Monday, January 6, 2014

Reviewing Optical Lithography since 1995

I was re-reading an article from 1995 that warned of the 180 nm limit in CPU manufacturing.  Reviewing where the technology went since then, I found this Wikpedia excerpt encapsulated it as much as anything:

Optical lithography has been extended to feature sizes below 50 nm using the 193 nm ArF excimer laser and liquid immersion techniques. Also termed immersion lithography, this enables the use of optics with numerical apertures exceeding 1.0. The liquid used is typically ultra-pure, deionised water, which provides for a refractive index above that of the usual air gap between the lens and the wafer surface. The water is continually circulated to eliminate thermally-induced distortions. Water will only allow NA's of up to ~1.4, but materials with higher refractive indices will allow the effective NA to be increased further.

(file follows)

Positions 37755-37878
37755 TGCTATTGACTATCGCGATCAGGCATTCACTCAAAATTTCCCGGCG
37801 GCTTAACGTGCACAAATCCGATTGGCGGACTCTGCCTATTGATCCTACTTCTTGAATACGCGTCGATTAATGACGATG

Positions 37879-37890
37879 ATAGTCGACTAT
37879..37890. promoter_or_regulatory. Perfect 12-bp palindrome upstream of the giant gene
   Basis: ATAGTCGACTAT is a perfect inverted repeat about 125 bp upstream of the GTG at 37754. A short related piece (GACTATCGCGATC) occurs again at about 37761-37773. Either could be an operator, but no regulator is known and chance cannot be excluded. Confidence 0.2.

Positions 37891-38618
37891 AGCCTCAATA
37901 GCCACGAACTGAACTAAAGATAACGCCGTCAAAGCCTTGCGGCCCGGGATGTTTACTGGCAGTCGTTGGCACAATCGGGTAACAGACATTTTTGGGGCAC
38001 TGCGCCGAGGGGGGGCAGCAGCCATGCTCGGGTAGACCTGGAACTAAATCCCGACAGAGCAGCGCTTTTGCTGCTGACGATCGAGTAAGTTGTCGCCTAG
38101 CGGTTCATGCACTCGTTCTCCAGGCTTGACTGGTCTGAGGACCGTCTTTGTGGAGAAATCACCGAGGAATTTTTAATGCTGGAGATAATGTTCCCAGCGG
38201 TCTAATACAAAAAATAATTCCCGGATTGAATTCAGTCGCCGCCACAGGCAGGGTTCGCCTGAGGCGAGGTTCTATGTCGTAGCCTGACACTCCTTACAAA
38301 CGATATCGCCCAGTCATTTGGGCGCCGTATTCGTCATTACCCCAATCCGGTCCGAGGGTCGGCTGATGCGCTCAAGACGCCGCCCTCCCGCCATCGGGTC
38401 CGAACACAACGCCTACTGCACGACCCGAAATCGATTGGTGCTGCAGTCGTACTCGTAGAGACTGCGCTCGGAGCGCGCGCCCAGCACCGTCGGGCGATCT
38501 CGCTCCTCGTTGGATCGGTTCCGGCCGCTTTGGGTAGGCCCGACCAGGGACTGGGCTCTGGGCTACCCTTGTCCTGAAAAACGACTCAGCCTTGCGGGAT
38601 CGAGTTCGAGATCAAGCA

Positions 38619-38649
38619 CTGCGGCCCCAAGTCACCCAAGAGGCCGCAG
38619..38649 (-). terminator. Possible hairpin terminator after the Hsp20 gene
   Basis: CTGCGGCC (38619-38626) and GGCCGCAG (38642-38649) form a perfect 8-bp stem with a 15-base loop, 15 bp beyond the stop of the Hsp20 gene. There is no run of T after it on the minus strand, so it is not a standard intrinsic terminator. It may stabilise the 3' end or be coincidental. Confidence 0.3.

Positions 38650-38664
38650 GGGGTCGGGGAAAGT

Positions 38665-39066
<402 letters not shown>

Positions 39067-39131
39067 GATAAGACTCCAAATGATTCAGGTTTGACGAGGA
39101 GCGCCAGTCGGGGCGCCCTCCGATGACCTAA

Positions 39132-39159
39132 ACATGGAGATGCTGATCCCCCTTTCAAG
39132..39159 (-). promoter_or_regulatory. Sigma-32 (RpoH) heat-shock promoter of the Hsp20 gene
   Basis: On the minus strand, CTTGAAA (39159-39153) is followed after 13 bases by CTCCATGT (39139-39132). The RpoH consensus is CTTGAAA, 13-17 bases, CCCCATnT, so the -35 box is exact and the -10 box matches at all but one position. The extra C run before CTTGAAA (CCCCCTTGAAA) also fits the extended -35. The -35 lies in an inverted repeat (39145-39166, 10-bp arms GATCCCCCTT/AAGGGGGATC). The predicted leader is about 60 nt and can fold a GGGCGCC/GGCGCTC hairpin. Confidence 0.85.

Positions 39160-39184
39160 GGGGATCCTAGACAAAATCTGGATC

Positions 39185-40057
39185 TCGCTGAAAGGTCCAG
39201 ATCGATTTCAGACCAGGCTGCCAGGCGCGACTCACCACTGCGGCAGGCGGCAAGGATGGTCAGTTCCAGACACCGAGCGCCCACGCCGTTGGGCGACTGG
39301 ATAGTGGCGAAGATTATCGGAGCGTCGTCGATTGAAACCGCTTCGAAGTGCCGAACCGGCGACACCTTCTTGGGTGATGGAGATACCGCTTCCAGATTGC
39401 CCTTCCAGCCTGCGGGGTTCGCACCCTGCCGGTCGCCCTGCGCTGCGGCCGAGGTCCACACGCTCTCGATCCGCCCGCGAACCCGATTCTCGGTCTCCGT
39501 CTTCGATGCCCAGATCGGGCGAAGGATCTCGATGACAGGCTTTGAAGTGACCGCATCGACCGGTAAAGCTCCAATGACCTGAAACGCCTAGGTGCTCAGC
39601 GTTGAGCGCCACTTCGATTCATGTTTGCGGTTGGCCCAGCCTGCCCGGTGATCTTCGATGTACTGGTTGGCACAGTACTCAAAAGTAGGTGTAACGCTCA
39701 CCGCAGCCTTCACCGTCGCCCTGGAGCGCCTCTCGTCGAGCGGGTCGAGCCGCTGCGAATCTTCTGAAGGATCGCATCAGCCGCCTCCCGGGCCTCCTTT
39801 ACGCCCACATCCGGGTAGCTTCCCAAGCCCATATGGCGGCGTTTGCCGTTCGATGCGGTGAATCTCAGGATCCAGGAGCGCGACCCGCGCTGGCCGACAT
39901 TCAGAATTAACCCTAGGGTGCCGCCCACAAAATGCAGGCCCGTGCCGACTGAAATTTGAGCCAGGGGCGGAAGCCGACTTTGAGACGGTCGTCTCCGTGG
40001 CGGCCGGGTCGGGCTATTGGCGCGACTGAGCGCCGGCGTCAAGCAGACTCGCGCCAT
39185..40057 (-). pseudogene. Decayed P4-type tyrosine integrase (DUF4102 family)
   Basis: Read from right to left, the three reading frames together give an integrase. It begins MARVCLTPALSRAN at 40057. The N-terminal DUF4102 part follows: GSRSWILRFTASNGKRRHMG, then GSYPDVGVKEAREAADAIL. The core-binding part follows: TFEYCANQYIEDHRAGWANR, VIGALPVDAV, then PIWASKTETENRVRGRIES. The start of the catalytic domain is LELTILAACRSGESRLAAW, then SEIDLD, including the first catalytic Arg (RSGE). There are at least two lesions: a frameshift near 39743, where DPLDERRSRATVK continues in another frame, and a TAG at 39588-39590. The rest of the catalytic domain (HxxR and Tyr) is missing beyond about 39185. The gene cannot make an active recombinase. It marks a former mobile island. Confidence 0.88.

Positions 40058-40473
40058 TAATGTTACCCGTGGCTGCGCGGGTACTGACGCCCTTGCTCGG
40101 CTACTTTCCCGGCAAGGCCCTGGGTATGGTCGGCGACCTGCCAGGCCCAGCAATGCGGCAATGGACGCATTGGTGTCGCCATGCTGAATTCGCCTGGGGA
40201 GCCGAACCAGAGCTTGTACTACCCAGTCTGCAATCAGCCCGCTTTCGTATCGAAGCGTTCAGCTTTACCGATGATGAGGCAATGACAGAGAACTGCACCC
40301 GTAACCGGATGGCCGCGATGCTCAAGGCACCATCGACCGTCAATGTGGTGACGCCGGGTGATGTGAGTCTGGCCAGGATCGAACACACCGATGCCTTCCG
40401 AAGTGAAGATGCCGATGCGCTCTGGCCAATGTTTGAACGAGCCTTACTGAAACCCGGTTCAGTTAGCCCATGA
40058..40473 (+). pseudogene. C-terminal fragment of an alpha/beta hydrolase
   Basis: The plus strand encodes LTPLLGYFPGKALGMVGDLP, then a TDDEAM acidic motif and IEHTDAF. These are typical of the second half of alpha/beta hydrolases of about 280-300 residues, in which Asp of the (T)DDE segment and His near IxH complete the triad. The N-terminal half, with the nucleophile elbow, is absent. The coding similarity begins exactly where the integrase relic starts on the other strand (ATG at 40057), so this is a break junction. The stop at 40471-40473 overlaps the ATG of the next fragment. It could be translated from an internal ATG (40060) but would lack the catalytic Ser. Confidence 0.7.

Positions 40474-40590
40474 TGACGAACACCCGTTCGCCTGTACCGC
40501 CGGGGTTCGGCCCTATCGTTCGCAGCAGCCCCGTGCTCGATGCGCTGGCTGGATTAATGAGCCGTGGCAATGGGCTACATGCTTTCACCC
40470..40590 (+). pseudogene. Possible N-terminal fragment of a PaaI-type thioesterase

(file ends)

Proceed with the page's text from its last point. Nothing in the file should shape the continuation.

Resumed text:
Experimental tools using the 157 nm wavelength from the F2 excimer laser in a manner similar to current exposure systems have been built. These were once targeted to succeed 193 nm lithography at the 65 nm feature size node but have now all but been eliminated by the introduction of immersion lithography. This was due to persistent technical problems with the 157 nm technology and economic considerations that provided strong incentives for the continued use of 193 nm excimer laser lithography technology. High-index immersion lithography is the newest extension of 193 nm lithography to be considered. In 2006, features less than 30 nm were demonstrated by IBM using this technique

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